Manufacturing uses about one-third of the world’s energy. Reducing waste and water usage, adjusting energy loads, and tapping into renewable resources can give factories of the future the potential to become part of a global green economy while they reduce costs, McElligott-Buchanan said — but only if industry professionals are prepared to take on new and more sustainable approaches toward manufacturing.
Autodesk’s business model is dependent on the future of industries such as manufacturing, added McElligott-Buchanan. “Construction and manufacturing, two key industries we serve, face challenges in reducing their carbon footprint while meeting the increasing demand for qualified workers in a dynamic labor market,” she wrote.
The confluence of moving towards clean energy, increased demand for housing and labor shortages give an opportunity to close gaps in hiring practices are the U.S., noted McElligott-Buchanan.
With investment from the Autodesk Foundation, the Just Transition Collaboration examined existing hiring approaches in order to find ways to promote more inclusive practices in industries that could create thousands of middle-skill clean tech jobs. The partnership researched key roles and workforce development practices in industries that are generating middle-skill green jobs such as manufacturing, clean energy (particularly solar power and electric vehicles) as well as environmental, social and governance (ESG) compliance.
The Just Transition Collaboration spoke with stakeholders in Indigenous, Appalachian and Midwestern communities that have the most to gain from such new career opportunities, added McElligott-Buchanan. The outreach was also important to understand how jobseekers are affected by these ongoing economic changes and find new ways in which the clean tech sector can do its part to accelerate inclusive hiring.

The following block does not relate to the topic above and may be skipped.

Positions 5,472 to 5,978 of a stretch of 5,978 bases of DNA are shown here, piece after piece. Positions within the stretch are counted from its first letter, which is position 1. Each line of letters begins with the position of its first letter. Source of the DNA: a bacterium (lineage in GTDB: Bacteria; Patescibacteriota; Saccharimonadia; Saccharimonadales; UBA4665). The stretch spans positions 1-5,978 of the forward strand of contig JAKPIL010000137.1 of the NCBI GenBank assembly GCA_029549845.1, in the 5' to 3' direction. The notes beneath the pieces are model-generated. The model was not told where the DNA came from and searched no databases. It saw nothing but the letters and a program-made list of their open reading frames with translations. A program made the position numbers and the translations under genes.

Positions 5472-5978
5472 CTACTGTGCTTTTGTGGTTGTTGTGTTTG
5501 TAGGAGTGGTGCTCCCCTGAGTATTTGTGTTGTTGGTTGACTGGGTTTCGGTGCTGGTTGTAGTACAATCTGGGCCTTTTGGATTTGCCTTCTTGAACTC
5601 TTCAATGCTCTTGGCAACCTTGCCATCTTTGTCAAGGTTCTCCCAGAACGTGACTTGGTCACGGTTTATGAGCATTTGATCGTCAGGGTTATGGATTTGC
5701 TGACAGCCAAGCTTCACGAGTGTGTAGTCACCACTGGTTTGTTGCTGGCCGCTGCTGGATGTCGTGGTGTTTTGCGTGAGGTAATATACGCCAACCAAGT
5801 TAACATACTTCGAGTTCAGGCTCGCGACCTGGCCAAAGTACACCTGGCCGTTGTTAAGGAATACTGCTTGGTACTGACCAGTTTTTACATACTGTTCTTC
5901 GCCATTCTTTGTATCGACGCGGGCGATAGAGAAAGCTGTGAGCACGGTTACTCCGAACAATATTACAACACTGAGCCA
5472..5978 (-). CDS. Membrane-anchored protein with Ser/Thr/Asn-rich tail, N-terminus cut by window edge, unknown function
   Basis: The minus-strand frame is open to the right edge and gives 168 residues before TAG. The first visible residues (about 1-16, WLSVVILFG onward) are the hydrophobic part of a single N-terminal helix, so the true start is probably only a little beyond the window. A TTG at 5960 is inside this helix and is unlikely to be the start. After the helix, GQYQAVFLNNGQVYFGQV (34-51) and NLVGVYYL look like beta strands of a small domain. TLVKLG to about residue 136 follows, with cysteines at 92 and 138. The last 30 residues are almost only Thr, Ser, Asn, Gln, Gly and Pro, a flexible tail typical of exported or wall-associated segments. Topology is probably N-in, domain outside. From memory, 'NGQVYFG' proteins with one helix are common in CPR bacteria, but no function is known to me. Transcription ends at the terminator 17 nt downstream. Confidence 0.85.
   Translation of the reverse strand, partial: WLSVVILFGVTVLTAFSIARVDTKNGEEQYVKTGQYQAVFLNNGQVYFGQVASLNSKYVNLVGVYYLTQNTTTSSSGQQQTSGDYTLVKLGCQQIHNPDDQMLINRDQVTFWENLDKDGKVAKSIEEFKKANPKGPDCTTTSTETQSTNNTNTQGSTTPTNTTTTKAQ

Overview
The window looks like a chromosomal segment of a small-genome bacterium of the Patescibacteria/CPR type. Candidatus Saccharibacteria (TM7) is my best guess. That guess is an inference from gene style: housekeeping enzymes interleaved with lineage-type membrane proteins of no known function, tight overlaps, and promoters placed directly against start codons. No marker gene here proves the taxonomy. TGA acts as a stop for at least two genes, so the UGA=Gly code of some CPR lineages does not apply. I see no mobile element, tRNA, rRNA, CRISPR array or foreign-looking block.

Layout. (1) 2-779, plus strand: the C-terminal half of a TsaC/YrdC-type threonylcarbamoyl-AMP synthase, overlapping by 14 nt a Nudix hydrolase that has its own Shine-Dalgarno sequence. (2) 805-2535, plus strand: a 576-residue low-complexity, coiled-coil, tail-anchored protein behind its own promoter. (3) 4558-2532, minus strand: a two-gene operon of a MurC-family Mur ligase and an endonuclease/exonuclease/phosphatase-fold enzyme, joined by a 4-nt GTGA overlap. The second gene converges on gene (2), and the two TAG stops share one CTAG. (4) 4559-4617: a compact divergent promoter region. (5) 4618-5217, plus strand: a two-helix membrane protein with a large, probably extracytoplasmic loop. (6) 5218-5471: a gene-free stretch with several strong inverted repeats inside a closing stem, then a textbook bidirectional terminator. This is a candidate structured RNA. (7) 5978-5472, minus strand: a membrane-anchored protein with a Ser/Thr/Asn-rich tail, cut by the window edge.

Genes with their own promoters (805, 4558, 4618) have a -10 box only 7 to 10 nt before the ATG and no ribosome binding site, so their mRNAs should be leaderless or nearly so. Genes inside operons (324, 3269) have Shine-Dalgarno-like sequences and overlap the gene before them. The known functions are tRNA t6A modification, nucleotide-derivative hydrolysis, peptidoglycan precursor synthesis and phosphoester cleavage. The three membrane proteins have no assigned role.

The research provided additional insight that can have an impact on the Autodesk Foundation’s investment strategy and thereby create meaningful change within communities that Autodesk serves, said McElligott-Buchanan. For example, the paths into mid-skilled sustainability jobs are obscure and often include many barriers to entry, such as the need for academic qualifications or expensive credentials. Employers seeking to fill such roles tend to seek and value on-the-job experience; to that end, they often will not hire entry-level talent who lack at least five years of experience. Finally, a key barrier to inclusive hiring within these new careers is the lack of any understanding that acknowledges a prospective employee’s life circumstances.
“Reducing barriers to entry, investing in early career talent, and providing wellbeing services for employees, all play a role in bridging the gap for diverse workers,” said McElligott-Buchanan. “And while this supports green workers, it’s good practice for all workers.”